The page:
You can read the abstract here; this is from the paper's conclusion:
The deep ocean has continued to warm, while the upper 300 m OHC appears to have stabilized. The differences in recent trends among the different ocean layers are profound. The small warming in the upper 300 m is belied by the continuing warming for the ocean as a whole, with considerable warming occurring below 700 m. However, this raises the question of whether this result is simply because of the new Argo observing system? The results shown here suggest otherwise, although Argo clearly is vitally important quantitatively. Instead changes in surface winds play a major role, and although the exact nature of the wind influence still needs to be understood, the changes are consistent with the intensification of the trades in subtropical gyres. Another supporting factor is the uniqueness of the radiative forcing associated with global warming.Here are some figures from the paper:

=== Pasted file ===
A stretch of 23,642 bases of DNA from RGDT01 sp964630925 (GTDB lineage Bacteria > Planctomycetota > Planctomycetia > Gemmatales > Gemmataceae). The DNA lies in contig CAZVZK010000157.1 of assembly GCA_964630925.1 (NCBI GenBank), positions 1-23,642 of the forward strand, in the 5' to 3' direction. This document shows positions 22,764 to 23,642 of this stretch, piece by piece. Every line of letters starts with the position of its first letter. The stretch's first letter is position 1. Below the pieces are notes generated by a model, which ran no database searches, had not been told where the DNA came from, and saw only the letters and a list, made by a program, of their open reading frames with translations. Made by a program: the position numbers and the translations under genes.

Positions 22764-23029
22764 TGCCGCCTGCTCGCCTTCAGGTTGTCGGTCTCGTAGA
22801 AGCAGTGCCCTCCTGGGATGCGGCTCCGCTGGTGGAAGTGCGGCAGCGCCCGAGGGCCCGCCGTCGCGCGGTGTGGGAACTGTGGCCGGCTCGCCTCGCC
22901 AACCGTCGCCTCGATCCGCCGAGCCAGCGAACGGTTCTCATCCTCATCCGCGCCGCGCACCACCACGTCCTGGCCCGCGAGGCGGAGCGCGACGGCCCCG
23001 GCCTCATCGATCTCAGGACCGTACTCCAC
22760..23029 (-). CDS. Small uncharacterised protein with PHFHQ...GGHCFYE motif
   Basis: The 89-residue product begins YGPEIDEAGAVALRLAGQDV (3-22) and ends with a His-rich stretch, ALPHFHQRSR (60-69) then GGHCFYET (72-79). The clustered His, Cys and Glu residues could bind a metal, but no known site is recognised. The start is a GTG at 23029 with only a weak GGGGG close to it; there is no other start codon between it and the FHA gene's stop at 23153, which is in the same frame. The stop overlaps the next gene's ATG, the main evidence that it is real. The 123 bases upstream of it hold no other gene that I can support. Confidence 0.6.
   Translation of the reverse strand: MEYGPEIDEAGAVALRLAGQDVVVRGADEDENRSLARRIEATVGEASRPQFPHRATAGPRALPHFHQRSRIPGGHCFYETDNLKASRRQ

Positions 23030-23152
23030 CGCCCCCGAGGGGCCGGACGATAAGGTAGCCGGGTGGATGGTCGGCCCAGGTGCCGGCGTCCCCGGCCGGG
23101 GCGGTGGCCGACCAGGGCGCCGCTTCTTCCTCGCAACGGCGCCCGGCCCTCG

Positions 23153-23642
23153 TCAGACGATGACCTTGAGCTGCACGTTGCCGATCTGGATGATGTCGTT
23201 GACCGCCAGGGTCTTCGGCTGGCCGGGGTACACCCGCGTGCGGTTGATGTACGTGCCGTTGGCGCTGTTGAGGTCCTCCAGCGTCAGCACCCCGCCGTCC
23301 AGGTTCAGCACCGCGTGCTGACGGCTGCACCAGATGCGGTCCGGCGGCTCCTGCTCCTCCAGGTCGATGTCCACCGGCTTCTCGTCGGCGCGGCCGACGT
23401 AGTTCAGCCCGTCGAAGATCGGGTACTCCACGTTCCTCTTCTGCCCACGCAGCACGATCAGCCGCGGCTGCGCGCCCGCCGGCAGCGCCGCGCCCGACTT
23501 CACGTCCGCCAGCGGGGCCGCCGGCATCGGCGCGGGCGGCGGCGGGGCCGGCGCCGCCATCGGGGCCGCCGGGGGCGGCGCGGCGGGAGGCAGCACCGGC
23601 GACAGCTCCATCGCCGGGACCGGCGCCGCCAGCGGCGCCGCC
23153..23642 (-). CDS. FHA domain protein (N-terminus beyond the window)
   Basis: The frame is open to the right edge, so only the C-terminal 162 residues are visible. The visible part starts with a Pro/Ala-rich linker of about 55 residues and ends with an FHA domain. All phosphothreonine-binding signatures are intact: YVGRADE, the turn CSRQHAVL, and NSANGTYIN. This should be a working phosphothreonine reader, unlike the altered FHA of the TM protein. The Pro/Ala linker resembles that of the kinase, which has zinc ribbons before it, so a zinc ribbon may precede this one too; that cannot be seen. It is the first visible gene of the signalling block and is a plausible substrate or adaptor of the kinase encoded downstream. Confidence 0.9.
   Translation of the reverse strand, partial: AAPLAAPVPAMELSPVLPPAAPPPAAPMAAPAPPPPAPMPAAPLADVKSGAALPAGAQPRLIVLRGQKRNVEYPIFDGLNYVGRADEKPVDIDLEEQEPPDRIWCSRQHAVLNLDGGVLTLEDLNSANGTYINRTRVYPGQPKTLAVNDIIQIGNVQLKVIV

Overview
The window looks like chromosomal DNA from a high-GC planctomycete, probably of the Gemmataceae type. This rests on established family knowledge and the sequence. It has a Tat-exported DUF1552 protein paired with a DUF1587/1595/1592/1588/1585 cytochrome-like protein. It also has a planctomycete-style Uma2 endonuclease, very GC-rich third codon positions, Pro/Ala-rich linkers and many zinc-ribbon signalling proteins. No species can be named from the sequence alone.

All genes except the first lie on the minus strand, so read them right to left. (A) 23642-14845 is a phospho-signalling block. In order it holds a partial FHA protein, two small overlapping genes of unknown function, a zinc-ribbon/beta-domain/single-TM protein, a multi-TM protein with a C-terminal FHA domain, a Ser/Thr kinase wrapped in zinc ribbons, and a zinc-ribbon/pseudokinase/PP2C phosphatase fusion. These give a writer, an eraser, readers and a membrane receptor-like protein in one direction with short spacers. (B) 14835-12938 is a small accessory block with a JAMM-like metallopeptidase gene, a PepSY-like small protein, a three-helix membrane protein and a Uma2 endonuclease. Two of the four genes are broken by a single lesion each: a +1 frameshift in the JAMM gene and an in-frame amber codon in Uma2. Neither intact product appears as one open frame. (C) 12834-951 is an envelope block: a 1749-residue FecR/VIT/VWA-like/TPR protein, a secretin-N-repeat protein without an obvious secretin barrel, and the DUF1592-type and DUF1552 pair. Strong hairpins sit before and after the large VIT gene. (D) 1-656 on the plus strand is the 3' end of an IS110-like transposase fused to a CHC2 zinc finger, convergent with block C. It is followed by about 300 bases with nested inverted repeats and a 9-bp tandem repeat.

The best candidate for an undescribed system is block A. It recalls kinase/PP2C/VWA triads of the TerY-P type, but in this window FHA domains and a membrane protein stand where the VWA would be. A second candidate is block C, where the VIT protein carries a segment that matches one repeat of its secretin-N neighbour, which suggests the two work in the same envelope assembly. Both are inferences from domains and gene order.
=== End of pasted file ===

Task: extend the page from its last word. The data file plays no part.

The magnitude of the warming trend is consistent with observational estimates, being equivalent to an average 0.47 ± 0.03 W m-2 for the period 1975–2009. There is large decadal variability in the heat uptake, the latest decade being significantly higher (1.19 ± 0.11 W m-2) than the preceding record. Globally this corresponds to 0.84 W m-2, consistent with earlier estimates [Trenberth et al., 2009]. In an observing system experiment where Argo is withdrawn, the ocean heating for the last decade is reduced (0.82 ± 0.10 W m-2), but is still significantly higher than in previous decades. The estimation shows depths below 700 m becoming much more strongly involved in the heat uptake after 1998, and subsequently accounting for about 30% of the ocean warming.
(The number 0.708 is simply the total surface area of all the planet's oceans divided by the planet's total surface area, viz. 70.8% of the surface is ocean.)